HuffPost’s Lydia Polgreen on the risk the pivot to paid could create an ‘unequal news ecosystem’
As many publishers zero in on consumer revenue strategies and hardened paywalls, HuffPost is taking a different tack.
“Look, I spent 15 years working at The New York Times, which is a fantastic news organization, and I’m thrilled to see them thriving with a subscription model that restricts access to their product,” HuffPost editor-in-chief Lydia Polgreen said on this week’s episode of the Digiday Podcast. “But I think what we’re ending up with is a highly unequal news ecosystem in which the wealthiest, most educated, most spoiled-for-choice news consumer are the best served. I would be very worried about a world in which advertiser-supported, free-to-consumer news just went away. I think that would be a tragic loss.”
Polgreen discussed the diminishing returns of news aggregation, alternative sources of revenue for HuffPost and why news publishers need to think beyond the Trump administration.
Here are a few highlights from the conversation, lightly edited for clarity.
Aggregation isn’t the traffic-driver it used to be
“For a long time, the digital news business was really a metrics-driven business, in the sense that you would look at what’s trending on Google and what’s trending on social, and you’d write to those things. And a huge amount of what you’d do was aimed at scale, at getting lots and lots of people to come to your site and gaming the various ways in which you get audience in order to draw people so you could show them advertising. I think those games are over. We were first to search, very early on social and have ridden very early on mobile — but I think we’ve reached a point where everyone basically has access to the same set of tricks and tools. There’s really not a lot of advantage to be gained. And also, these platforms have changed and they’re listening to different signals. You have Google tweaking its algorithm to say ‘we’re gonna focus on original reporting, we’re gonna put our thumb on the scale to the news organization that actually broke a piece of original reporting as opposed to someone who aggregated it.’ That fundamentally changes the business model for a lot of publishers. So original journalism is now at the heart of what HuffPost does. We’re no longer a site that is open to anyone who wants to blog about what’s on their mind. Everything is an editorial product that has been through our editorial vetting process, written by staff or by qualified freelancers who are paid for their work.”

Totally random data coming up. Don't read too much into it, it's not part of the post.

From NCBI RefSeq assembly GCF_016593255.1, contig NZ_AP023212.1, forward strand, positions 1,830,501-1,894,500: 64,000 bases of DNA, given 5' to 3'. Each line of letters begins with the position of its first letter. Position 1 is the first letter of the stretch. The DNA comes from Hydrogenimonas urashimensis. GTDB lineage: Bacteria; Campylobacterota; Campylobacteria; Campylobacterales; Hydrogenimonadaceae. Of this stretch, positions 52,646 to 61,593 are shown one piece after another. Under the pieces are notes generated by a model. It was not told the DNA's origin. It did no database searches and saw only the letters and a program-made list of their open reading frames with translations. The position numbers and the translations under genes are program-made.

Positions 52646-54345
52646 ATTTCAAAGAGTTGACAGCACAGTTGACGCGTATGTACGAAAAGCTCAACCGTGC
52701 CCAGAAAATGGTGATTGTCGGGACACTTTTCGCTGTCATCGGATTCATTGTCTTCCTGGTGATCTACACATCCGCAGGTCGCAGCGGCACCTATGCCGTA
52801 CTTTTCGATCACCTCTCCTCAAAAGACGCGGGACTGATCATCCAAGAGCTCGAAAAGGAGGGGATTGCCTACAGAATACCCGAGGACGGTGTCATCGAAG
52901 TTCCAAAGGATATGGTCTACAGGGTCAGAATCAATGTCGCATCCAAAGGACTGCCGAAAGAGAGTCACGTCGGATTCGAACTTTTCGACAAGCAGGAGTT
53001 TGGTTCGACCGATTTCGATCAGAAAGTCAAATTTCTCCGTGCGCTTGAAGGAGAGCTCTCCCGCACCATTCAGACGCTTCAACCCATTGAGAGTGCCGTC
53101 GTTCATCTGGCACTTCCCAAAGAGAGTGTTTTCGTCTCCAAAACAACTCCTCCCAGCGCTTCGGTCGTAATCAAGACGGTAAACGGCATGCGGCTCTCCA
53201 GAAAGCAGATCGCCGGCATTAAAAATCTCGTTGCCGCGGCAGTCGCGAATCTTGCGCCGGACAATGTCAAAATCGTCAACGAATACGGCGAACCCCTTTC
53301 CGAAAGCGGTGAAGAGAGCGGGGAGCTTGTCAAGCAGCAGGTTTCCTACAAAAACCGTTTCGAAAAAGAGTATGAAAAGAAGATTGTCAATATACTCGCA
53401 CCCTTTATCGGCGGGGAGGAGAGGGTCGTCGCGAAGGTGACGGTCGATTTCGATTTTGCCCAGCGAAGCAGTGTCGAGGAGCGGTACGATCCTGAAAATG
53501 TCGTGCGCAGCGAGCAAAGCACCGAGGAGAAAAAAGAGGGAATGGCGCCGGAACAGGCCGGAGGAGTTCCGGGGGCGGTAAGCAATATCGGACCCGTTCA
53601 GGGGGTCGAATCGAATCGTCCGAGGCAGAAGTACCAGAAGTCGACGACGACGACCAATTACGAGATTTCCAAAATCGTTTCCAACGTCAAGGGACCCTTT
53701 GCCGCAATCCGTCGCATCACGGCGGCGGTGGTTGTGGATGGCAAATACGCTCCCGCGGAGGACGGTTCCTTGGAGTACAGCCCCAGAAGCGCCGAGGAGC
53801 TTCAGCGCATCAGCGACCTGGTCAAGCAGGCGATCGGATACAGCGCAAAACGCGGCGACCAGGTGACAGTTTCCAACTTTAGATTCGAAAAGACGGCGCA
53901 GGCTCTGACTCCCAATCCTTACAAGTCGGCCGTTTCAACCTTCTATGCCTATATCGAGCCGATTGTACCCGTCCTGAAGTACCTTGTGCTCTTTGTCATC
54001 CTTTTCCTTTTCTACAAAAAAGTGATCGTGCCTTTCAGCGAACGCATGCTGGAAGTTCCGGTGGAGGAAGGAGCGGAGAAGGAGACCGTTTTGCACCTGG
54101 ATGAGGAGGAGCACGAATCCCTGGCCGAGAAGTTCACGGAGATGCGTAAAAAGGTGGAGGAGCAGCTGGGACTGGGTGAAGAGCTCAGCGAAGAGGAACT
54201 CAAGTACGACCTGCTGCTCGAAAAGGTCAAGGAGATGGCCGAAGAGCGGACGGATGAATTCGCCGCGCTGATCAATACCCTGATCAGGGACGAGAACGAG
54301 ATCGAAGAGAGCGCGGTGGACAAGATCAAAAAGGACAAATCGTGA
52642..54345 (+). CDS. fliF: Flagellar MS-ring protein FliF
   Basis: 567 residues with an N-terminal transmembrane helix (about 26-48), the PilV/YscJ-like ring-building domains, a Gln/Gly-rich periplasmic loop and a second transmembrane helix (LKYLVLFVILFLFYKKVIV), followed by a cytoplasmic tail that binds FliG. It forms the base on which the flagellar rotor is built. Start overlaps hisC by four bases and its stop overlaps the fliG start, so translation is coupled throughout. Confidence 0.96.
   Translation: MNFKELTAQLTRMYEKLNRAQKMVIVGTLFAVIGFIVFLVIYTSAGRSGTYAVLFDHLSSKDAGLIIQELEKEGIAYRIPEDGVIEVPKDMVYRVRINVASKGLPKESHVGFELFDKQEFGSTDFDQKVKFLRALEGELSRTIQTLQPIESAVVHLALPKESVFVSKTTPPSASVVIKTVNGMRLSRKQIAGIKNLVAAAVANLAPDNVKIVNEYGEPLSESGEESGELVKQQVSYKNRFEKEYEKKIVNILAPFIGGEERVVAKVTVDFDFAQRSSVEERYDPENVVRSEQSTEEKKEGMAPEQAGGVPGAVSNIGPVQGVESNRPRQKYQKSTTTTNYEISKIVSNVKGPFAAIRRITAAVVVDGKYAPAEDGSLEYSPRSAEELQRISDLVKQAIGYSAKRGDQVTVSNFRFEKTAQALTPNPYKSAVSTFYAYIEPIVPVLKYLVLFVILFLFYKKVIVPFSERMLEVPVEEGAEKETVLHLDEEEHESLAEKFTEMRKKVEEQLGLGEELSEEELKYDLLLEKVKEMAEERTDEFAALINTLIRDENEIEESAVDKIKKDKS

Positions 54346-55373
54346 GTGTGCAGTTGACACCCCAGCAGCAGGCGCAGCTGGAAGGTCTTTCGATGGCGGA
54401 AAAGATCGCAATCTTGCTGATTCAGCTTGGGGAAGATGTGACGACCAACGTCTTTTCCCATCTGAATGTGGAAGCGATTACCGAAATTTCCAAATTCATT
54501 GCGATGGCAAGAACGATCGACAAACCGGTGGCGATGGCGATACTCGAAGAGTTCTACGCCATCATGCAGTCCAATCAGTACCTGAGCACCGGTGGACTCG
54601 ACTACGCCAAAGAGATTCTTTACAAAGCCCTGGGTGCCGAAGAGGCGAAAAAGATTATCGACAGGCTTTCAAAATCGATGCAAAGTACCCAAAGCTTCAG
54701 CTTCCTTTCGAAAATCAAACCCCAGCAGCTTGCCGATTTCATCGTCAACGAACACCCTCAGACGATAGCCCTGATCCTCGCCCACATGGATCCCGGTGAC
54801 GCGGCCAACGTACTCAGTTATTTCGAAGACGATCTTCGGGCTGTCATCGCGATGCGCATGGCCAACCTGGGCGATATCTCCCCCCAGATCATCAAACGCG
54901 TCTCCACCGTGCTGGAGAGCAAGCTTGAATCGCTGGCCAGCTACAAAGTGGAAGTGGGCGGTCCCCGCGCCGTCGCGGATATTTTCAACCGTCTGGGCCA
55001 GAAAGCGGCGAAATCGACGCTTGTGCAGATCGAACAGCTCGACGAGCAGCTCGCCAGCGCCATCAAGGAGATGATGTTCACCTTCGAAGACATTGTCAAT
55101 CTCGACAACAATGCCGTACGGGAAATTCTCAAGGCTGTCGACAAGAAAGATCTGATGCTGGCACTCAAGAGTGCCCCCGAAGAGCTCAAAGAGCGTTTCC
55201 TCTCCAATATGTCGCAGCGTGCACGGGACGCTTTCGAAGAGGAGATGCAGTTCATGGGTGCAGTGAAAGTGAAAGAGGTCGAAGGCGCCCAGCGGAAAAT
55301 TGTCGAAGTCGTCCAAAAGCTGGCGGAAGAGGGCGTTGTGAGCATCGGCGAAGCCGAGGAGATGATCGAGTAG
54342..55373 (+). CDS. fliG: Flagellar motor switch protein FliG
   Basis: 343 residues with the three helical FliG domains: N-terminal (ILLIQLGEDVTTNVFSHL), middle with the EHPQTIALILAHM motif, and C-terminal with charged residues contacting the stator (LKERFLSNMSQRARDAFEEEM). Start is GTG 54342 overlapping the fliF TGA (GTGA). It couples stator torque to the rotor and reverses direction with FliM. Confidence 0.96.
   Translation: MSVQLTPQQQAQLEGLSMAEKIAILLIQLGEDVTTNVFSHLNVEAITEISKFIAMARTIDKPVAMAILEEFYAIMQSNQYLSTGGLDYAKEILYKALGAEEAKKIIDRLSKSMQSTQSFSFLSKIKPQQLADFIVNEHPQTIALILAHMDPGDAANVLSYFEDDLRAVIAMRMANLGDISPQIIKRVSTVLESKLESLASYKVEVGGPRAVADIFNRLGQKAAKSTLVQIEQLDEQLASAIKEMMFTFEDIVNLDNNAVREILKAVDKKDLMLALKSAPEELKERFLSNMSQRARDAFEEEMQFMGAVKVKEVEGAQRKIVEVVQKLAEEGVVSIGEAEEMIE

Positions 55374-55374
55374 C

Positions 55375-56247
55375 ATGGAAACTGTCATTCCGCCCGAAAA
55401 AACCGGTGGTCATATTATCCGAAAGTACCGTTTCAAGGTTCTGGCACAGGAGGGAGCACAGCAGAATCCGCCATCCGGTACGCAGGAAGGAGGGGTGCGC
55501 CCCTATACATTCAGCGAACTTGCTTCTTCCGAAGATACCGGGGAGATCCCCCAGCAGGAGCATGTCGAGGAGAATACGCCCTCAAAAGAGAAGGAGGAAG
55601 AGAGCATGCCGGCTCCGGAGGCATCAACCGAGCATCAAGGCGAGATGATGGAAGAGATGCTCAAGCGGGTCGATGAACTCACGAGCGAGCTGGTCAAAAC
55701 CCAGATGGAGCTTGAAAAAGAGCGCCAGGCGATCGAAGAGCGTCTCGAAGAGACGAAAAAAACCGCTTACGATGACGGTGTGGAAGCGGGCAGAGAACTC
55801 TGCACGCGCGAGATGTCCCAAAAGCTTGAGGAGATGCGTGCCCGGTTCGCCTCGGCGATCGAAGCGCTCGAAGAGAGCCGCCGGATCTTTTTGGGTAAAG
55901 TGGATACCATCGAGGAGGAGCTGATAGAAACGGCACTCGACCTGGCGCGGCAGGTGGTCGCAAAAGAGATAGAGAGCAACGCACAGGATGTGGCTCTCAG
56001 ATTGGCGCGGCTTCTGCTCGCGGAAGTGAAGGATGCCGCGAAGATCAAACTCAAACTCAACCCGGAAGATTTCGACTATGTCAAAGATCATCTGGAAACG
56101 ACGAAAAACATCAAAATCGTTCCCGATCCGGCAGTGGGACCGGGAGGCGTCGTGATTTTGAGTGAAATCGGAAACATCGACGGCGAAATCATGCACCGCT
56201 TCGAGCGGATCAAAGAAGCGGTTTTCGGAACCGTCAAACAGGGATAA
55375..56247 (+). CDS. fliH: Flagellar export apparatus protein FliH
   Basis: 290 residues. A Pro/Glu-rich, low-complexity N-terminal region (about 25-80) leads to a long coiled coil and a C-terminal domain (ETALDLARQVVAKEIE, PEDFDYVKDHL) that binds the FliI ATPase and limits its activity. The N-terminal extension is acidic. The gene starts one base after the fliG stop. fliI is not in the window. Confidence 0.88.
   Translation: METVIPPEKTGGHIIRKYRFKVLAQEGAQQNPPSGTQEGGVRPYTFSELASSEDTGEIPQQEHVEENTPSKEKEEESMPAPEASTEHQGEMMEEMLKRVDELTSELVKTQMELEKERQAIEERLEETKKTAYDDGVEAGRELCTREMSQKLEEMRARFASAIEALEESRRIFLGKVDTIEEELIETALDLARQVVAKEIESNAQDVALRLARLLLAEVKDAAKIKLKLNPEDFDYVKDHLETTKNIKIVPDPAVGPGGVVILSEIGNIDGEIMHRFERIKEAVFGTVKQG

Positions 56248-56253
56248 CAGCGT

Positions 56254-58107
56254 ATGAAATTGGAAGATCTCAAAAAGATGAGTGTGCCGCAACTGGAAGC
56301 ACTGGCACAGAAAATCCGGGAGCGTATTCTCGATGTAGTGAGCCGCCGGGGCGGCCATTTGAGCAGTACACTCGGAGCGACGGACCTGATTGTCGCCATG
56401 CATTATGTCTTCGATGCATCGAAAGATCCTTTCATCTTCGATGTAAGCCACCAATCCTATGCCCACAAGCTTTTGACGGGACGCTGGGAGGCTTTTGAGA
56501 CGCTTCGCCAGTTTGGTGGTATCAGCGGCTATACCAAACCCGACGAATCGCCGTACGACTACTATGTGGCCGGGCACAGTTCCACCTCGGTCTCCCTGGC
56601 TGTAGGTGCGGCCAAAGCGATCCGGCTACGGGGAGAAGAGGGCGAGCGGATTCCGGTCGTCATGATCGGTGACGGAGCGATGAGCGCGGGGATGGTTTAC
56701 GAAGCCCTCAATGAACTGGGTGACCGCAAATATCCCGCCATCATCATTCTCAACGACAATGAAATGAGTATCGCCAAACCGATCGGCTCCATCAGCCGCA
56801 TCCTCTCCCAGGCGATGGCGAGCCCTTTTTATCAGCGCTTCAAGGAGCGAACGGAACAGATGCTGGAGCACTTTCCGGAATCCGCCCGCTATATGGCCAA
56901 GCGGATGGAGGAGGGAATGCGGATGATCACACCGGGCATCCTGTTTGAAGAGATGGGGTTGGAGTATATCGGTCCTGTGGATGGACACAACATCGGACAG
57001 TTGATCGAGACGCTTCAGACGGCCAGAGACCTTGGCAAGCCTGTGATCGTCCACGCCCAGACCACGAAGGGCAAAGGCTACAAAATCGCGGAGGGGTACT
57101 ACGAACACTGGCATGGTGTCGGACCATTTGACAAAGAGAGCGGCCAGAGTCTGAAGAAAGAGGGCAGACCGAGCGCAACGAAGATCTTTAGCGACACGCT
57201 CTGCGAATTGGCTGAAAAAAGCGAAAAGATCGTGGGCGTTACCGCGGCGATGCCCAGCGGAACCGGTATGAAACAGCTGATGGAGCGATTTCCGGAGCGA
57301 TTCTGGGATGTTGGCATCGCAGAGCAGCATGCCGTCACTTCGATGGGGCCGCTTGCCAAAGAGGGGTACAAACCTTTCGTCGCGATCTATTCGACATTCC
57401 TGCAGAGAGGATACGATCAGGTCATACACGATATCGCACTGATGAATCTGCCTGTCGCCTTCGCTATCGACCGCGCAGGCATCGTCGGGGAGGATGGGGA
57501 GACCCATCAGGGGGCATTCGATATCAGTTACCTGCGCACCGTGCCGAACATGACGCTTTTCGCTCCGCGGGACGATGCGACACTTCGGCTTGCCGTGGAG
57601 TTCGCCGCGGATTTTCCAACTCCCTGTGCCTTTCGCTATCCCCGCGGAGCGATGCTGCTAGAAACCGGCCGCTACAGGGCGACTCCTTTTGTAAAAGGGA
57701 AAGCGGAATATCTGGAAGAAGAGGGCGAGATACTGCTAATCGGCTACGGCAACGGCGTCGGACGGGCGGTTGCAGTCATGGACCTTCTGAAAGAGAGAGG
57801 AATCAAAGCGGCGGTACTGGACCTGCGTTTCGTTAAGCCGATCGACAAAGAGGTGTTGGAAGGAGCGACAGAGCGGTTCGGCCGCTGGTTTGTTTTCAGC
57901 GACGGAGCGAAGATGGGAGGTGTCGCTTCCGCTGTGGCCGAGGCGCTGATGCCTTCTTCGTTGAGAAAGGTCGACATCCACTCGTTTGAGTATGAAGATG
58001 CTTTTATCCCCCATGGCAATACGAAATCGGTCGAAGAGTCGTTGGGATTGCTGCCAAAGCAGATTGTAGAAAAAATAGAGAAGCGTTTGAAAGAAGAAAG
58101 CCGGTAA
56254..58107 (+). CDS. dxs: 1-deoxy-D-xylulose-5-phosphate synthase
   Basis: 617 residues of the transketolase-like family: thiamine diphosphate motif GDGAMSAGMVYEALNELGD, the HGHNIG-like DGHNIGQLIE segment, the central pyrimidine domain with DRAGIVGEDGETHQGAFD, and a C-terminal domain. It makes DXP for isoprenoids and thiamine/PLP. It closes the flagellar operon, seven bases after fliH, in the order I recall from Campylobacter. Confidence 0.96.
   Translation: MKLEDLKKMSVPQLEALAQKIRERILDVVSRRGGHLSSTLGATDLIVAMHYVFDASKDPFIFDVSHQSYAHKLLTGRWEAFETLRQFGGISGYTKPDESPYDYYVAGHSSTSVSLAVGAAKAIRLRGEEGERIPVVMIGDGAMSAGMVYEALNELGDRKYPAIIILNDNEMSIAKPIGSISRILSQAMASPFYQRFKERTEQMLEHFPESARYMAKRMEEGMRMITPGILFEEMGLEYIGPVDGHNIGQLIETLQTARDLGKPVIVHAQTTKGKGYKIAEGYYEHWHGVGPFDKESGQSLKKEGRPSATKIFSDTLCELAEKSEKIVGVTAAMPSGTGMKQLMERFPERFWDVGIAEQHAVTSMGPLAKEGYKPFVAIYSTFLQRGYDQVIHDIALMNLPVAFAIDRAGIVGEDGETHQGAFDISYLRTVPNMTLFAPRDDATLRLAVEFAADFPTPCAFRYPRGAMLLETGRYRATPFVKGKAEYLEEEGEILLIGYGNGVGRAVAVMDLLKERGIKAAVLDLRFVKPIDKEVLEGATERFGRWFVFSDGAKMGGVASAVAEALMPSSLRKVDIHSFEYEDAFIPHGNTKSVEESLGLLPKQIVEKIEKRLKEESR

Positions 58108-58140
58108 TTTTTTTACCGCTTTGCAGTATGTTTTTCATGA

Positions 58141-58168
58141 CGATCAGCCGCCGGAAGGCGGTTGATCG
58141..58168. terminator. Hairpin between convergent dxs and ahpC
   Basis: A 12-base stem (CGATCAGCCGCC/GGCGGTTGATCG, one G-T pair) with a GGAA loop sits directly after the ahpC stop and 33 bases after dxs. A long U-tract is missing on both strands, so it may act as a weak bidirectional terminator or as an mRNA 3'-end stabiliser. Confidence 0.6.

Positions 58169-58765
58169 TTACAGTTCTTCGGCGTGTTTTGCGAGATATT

‘We’re absolutely not part of the resistance’
“There’s a certain contingent of our audience that thinks if we write a critical article about Joe Biden that we’re somehow harming the chances of the Democrats to take back the White House, and my response to them is: ‘It’s not my job to help the Democrats take back the White House.’ We’re absolutely not part of the resistance. I think there’s a lot of conversation about bias and who’s left and who’s right, and from my perspective, I think of HuffPost as being fundamentally aligned with the people rather than the powerful. And for me, that is very different from being left or right.”
What happens in Washington…
“There’s been a huge glut of news from Washington. But what’s been interesting for us is that if we look at the proportion of news on our site that is tagged ‘politics and hard news,’ it’s actually decreased over the last year. It used to be 73% and now it’s only 58%.”
Events and other alternate sources of revenue
“We’re tapping into things that really weren’t businesses that are businesses now. You take a little bit here, a little bit there, a big chunk of branded content, a big chunk of increased engagement which allows you to grow your video monetization, etc. And it all adds up. I mean, is it going to be a double-digit margin business, like the original content news business? It may never be again. But can you create a sustainable platform for quality journalism that serves an audience that needs it? Absolutely.”
Even non-paying users are better than anonymous ones
“Simply getting people to become free members, logged-in members, brings them into our ecosystem and increases their lifetime value almost exponentially. We’ve seen growth over the past three months since we created this. Essentially they consume double the number of pages. They’ve gone from like 64 pages a month to 120 pages a month. When someone becomes a logged-in user, they just spend a lot more time with us.”
Facebook won’t save the news business
“I think it’s really important that publishers not depend on handouts from platforms. We saw how that went with video. That didn’t work out so well. I was at a Twitter event and Jack Dorsey said, ‘Look, we don’t want to start creating unsustainable lines of funding for journalism.’ And I think there’s something to that. Sure, you can get a few million bucks for a few years from Facebook, but ultimately, is that something you build your future on? I don’t think so. At the same time, the broader regulatory landscape is shifting. I think there’s a lot of concern on both sides of the aisle about the roles the platforms are playing. I also think the advertising industry is changing. Advertisers are skeptical about these platforms. They’re looking for reasons to spend their money somewhere else.”
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